“Zero to One: Notes on Startups, or How to Build the Future” by Peter Thiel with Blake Masters (Crown Business, $27).
Is following a trail easier than breaking trail? If you’re hiking, most people would agree. If you’re in business, Thiel, a co-founder of PayPal, would not.
Following other businesses has risks: You’re just another face in the crowd trying to create elbow room. By providing more of what’s familiar, it’s difficult to add enough value that distinguishes your business from those that came before. You’re perpetually climbing a competitive hill.
While breaking trail may be riskier, the payoff for creating something new offsets the risk. He points to Henry Ford, Bill Gates, Steve Jobs, Mark Zuckerberg, Richard Branson, Elon Musk et al who created not only businesses, but founded industries. They weren’t just entrepreneurs; they were visionaries who made vision real, which added value to the lives of many.
They didn’t wake up one morning with a Big Idea. They did it by answering two questions: 1. “What valuable company is nobody building?” and 2. “If I build it, will they (i.e. investors, customers) come?”
Their answers used technology as a means to create new things. Their ideas were viewed with skepticism — until they weren’t.
They understood the “Power Law”: Entrepreneurs cannot diversify their own lives by keeping equally possible careers as fallbacks.
They were all-in, building on what they were good at and keeping an eye on its future value. They knew that you need a full-time team that knows each other and works together (i.e. shared vested interests) to achieve the organizational vision.
This doesn’t mean congruent thinking. Rather, it means the team constantly questions “how” in light of a business world that lives in dog years.
Key takeaway: “A startup is the largest group of people you can convince of a plan to build a different future. A new company’s most important strength is new thinking.”
“Four Seconds – All the Time You Need to Stop Counter-Productive Habits and Get the Results You Want” by Peter Bregman (Harper One, $25.99).
Habits, past behavior and goals shape the way we react to situations. Often one’s reactions to situations result in actions that leave egg on one’s face. Why? We forget about the context of the situation and other(s) involved. Bregman’s four-second approach to changing the way we interact seems simple and straightforward: Pause, take a deep breath, think and connect.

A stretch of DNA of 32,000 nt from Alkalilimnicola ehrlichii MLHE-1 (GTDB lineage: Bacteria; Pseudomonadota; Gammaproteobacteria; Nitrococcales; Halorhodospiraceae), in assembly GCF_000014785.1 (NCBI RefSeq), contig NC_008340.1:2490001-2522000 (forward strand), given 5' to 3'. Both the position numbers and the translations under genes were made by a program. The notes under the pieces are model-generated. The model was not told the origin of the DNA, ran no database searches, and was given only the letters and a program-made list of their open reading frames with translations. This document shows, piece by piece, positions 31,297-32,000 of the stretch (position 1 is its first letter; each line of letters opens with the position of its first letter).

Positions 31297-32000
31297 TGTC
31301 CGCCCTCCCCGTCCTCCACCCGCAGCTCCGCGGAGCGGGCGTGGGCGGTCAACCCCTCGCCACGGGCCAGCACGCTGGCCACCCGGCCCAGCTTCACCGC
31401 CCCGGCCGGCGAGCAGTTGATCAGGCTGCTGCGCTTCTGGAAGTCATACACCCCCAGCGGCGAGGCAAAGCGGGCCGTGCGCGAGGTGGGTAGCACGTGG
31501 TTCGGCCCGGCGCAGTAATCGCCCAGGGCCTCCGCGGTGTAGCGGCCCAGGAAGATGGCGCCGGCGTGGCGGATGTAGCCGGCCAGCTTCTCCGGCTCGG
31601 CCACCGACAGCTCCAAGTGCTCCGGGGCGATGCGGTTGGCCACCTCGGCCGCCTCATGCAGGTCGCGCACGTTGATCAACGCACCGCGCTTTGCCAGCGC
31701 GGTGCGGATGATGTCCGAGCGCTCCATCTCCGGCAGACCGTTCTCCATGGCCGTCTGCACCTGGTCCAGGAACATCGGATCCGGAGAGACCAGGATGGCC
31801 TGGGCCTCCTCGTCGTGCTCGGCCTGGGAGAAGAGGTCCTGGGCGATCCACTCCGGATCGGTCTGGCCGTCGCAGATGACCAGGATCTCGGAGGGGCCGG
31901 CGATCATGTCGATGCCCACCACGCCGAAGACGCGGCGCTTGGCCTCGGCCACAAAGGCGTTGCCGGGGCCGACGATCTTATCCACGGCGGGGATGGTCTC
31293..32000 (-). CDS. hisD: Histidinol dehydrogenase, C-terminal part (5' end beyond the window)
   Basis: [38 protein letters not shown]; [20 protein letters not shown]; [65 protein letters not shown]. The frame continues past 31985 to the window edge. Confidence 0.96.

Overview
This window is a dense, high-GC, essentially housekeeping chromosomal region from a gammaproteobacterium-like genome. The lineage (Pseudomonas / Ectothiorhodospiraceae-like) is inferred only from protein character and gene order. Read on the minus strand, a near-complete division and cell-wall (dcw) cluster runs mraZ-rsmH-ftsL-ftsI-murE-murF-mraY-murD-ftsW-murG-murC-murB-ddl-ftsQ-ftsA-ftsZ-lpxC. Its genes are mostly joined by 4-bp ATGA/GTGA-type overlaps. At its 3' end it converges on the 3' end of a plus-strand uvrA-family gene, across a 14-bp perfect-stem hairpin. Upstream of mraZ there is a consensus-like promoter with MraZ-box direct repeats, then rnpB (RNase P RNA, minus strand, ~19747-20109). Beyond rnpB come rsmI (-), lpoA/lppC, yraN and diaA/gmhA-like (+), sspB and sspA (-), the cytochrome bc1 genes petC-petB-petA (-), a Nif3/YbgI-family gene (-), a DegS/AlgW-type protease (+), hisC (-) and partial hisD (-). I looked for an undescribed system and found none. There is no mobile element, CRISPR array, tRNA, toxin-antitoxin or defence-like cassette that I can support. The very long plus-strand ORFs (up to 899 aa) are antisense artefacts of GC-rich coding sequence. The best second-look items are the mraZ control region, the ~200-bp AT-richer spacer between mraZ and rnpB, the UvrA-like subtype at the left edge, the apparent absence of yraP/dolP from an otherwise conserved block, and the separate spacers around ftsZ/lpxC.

It’s easier said than done. In moments of pique, emotions often put us on knee-jerk autopilot. Responding without pausing to think a few seconds can create conflict that takes time to address.
How do you create your four-second habit? Start each day with at least five minutes of meditation. I use the alarm on my smartphone as a timer. I sit silent and focused solely on breathing — two seconds in, two seconds out.
“Every time you have a thought, notice it and bring yourself back to your breath.”
The first few times you try it, five minutes will feel like forever.
Bregman also advises shifting one’s thinking from goal-setting to focus-setting. As outcomes, goals deal with the future. Areas of focus deal with the present (i.e. achieving the goal).
Example: Salesman’s goal, deals closed; Salesman’s focus, contacting more prospects, which should result in closing more deals. By focusing on what must be done, you stay on task.
Bregman also advises against arguing because emotions will dominate the conversation.
Instead, he counsels sitting quietly and listening intently to the other party’s point(s) and saying, “Thanks for sharing your perspective; it gives me something to think about.” You’re not agreeing or disagreeing; you’re collecting data.
The bottom line: You control your reactions and actions.
Jim Pawlak is a nationally syndicated reviewer of business books.